Synonyms and other taxonomic changes
Often treated as a subspecies of Bombus pensylvanicus
Similar to the very closely related pensylvanicus, but in sonorus the dorsum of the thorax is yellow posteriorly and there is a distinct black interalar band, whereas in typical pensylvanicus the dorsum of the thorax is largely or entirely black posteriorly. Unlike B. fervidus, T4 of females is black.
sw US from CA-TX, north to southern NV and southwestern UT; south to southern Mexico. Widespread in southern California but more local in northern California where best known from the Central Valley and adjacent valleys in the foothill zone (see below for status). The common bumble bee of the Sonoran and Chihuahuan deserts.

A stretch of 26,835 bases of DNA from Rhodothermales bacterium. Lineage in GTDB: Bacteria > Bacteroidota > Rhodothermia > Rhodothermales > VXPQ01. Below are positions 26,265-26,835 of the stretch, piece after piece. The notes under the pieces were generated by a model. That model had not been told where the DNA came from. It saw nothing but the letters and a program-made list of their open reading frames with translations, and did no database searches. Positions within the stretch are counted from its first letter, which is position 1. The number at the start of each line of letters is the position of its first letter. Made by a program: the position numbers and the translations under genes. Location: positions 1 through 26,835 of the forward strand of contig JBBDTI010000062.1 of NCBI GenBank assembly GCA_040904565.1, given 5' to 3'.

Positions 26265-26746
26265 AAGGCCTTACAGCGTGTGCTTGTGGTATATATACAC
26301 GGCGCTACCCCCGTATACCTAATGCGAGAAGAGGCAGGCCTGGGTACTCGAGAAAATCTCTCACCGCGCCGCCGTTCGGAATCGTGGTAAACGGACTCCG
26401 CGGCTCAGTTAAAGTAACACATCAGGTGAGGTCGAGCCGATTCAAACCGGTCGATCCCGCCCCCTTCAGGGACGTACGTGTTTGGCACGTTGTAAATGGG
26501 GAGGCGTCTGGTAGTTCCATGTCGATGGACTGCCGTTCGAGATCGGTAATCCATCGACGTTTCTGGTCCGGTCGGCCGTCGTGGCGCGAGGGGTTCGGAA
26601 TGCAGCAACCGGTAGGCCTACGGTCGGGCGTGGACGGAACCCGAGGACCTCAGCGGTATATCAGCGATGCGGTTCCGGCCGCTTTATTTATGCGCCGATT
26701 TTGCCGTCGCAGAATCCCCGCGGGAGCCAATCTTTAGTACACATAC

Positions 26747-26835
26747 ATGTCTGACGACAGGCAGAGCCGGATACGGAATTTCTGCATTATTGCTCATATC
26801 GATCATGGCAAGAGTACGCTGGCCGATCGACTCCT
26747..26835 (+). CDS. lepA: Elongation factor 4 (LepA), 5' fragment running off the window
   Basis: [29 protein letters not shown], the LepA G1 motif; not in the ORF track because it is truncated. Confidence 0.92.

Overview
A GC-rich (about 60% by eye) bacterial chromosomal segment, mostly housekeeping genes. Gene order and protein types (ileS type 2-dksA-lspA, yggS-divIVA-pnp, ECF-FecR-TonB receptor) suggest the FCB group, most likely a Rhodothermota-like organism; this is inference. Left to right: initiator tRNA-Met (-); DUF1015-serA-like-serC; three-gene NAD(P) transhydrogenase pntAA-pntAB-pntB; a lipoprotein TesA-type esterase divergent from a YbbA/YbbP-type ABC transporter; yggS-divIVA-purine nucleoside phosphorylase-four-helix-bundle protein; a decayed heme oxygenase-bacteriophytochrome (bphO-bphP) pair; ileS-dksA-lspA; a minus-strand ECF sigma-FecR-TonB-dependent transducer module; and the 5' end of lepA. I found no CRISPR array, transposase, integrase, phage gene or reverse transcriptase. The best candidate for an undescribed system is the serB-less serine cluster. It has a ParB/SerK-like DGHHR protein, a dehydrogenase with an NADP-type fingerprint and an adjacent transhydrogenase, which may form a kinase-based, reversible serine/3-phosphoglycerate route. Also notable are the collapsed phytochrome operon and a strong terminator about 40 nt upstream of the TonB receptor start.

Mostly low elevations including deserts and cultivated valleys.
Strongly associated with sunflowers (Helianthus annuus
) but also visits many other plants, notably nightshades (Solanum
) and globe mallows (Sphaeralcea
). The Hosts section of its Discover Life species page
lists known floral associations based on specimen records and images.
Has declined severely in its northern California range and no longer detected at sites where it was abundant in the 1990s. Still regularly found in the Sonoran and Chihuahuan deserts but number vary greatly between years depending, reflecting in part availability of its favorite host plants whose bloom depends on irregular rainfall. Texas Parks & Wildlife considers this to be a "Species of Greatest Conservation Need" (SGCN) (1)
Warriner, M.D. (In press). Bumble bees (Hymenoptera: Apidae) of Texas: historical distributions. Southwestern Naturalist.